One of Pope Julius II’s largest and most well known commissions was the reconstruction of St. Peter’s Basilica, beginning in 1506. When Julius took the papal office, the condition of the Church was extremely poor, and he took the opportunity to expand it, modernize it, and leave his impression forever on the Vatican. Julius hired Donato Bramante to design the Basilica, a prominent architect and artist of the day. This was seen as a surprise move at the time, many thought Giuliano da Sangallo was the front runner for the commission. Della Rovere wanted the splendor of the new Cathedral to inspire awe in the masses, produce support for Catholicism and prove to his enemies he was a pious and devoted man. Bramante not only would fulfill these expectations with his design, but also with his character, which may explain why della Rovere chose him over Sangallo. “Bramante wanted to build a Basilica that would ‘surpass in beauty, invention, art and design, as well as in grandeur, richness and adornment all the buildings that had been erected in that city’" (Scotti, 47). Raphael came to work for the Pope because of his friendship with Bramante. Bramante had been in Rome working for the Pope when he sent a letter to Raphael telling him that he had convinced Julius to allow Raphael to paint the Stanza della Segnatura. Raphael who had been working on other commission in Florence immediately dropped his projects and moved to Rome to work for the Pope, but when he arrived he found many great artists painting in the Stranza della Segnatura. When he finished the Vatican Library, he amazed Julius II so much that according to Vasari the chose "to destroy all the scenes painted by other masters from the past and present, so that Raphael alone would be honored above all those who labored on the paints which had been done up to that time"(Vasari, 314).

Julius II's Motivation behind his Patronage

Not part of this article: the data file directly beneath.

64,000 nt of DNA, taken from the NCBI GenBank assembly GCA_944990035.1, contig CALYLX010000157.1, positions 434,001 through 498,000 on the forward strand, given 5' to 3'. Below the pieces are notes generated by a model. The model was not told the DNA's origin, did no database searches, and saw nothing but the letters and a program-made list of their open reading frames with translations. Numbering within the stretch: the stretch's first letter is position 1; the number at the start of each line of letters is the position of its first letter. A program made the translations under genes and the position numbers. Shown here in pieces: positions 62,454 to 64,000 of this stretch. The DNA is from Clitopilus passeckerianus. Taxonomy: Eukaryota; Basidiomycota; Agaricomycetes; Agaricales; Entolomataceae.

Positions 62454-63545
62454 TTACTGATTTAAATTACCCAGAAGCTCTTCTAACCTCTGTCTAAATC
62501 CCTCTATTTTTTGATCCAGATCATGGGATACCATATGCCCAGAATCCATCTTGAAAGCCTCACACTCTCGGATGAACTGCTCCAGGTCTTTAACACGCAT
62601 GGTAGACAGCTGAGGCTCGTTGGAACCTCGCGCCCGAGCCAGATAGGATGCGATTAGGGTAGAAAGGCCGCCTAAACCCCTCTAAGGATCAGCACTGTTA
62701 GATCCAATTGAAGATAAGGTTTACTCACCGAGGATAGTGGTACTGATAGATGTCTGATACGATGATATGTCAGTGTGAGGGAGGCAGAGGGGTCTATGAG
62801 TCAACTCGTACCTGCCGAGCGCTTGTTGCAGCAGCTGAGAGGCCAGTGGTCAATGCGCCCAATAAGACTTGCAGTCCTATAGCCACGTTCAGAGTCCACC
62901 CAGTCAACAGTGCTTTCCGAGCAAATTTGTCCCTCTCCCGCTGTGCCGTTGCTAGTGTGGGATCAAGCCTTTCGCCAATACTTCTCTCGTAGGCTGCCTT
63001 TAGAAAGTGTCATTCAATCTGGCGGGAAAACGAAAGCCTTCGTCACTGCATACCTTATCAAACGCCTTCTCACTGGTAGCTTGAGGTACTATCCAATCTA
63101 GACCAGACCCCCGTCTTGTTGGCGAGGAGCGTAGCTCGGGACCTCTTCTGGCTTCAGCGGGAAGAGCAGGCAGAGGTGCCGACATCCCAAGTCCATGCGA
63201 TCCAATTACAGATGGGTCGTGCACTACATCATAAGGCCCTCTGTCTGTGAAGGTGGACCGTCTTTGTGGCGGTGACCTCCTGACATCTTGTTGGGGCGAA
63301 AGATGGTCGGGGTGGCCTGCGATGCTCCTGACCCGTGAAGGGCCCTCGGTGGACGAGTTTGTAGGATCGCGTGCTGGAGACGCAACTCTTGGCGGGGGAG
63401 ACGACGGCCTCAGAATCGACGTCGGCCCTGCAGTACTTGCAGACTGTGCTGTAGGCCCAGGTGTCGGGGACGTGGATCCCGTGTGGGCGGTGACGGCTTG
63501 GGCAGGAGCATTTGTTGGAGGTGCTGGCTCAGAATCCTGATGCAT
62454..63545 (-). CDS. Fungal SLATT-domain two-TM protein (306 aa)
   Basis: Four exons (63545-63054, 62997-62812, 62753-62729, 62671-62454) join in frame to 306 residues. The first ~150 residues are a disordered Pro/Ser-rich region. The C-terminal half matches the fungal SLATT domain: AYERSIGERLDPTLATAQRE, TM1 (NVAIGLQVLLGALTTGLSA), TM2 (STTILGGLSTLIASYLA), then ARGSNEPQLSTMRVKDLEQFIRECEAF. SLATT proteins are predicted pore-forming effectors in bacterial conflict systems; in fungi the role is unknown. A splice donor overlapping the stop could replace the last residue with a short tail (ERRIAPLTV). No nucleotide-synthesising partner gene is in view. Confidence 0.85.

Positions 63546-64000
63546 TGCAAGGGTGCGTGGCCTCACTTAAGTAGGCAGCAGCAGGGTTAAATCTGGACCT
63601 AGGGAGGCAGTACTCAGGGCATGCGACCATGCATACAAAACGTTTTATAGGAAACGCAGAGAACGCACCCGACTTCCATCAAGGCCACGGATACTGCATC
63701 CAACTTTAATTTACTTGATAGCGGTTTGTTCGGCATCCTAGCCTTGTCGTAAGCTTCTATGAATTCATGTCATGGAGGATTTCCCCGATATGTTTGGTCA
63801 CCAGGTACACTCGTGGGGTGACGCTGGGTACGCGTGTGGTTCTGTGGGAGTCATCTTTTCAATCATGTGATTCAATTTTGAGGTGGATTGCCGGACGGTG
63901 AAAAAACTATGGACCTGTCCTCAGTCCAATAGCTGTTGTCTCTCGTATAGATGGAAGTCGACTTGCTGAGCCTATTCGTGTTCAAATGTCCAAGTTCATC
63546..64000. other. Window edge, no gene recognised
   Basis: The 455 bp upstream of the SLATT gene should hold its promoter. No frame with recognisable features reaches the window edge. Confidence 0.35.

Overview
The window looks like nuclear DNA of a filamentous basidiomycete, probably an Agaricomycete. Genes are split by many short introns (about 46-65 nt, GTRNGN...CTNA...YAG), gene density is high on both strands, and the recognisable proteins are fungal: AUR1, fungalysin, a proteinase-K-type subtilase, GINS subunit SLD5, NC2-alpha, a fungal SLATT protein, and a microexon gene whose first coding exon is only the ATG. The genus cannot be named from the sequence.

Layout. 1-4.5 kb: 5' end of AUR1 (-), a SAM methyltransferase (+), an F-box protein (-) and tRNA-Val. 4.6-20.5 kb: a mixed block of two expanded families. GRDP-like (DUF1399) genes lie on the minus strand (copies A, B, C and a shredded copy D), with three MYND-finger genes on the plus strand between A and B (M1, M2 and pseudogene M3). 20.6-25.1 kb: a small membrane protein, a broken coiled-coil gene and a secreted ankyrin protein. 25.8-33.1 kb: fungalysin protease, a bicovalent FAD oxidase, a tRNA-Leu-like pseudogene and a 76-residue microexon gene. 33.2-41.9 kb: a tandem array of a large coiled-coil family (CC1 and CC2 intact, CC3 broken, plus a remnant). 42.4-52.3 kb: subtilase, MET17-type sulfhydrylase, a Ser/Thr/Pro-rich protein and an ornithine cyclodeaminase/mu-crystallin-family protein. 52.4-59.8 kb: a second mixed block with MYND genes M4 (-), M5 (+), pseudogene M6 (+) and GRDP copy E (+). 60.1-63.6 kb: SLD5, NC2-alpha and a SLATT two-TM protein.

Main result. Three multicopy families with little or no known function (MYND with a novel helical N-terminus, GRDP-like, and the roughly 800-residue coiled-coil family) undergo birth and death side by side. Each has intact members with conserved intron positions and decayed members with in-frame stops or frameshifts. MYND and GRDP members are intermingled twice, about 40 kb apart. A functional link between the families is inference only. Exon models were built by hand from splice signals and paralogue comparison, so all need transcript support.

Generally, scholars have taken one of two sides regarding the many magnificent commissions of Julius II. The first, more widely accepted viewpoint is that Julius was an extravagant patron. He was known by scholars to be a patron purely for selfish motives, imposing aspirations, and a grandiose self image. (Gosman, 43). Scholars accept that the probable and foremost reason was that it would be a way to forever leave his mark on the Catholic Church. Many argue that Julius was using art to further extend his own Papacy, as well as the role of Popes to come. Julius II’s Papacy is frequently looked down upon for it is common conception that he was keen for glory, which is reflective in his nickname, “The Warrior Pope” (Gosman, 50). The Pope was an extremely proud and motivated man, who aspired to be remembered as one of the greatest popes in history. Building the largest Cathedral, Saint Peter’s Basilica, in the world would certainly add to the Pope’s résumé. Many also discredit Julius II for having repeatedly identified himself with Julius Caesar. His desire to emulate Caesar and his extravagant patronage further the negative connotations (Scholars have drawn this conclusion from the medal his had made for Saint Peters with himself on the back and his self chosen name of Julius). (Gosman, 44) Another reason for these commissions is said to be a blatant attempt to display his and the Church’s wealth. Essentially, Julius II was advertising the bountifulness of Catholicism. It is argued that he tried to win the masses over with grand and majestic marvels that would inspire awe, reverence and even fear. Modern scholars also argue that the Pope was attempting to prove his piety in the eyes of both the Church and the people. Julius II was not regarded as an extremely “religious” man; many, in fact, thought of him as the opposite. In Julius’s eyes constructing such a large religious site would help him prove his devotion to God and the Church. Scholars believe that Julius II was well aware that the artwork he was commissioning could convey powerful messages, and thus the reason he was commissioning them. The second, less common stance is that Julius’s main motive for his patronage was for his own personal aesthetic pleasure (Gosman, 45). One scholar defends Julius II's patronage by stating; "“It must not be forgotten that not all messages conveyed in works commissioned by a patron, let alone those merely addressed to him, can be read as a communication by the patron of his thinking and claims and aspirations. To say this is not to deny that messages may be read into them, but it should not be assumed that patrons would necessarily have cared about or understood or been motivated by theories and statements about their power and authority that may be coded into the works of art they paid for". " (Gosman, 61) Scholars argue that these works can not be literally taken as a guide to the ideas of the Pope himself. These scholars point out that it was not solely the patron pulling the strings behind these imposing works of art, but a group of people working together. For example, Julius appears in several of Raphael’s frescos, it is a known fact that he approved his placement there. However, modern scholars are only inferring that this is with his instruction with facts to support the notion that Julius did indeed desire to be painted in the frescos. (Gosman, 55) Julius was, according to some scholars, a man who appreicated art, took pleasure in building, and merely wanted to create grand places to live in which are much more important than the desire to project political ideas and the images of his power. (Gosman, 55)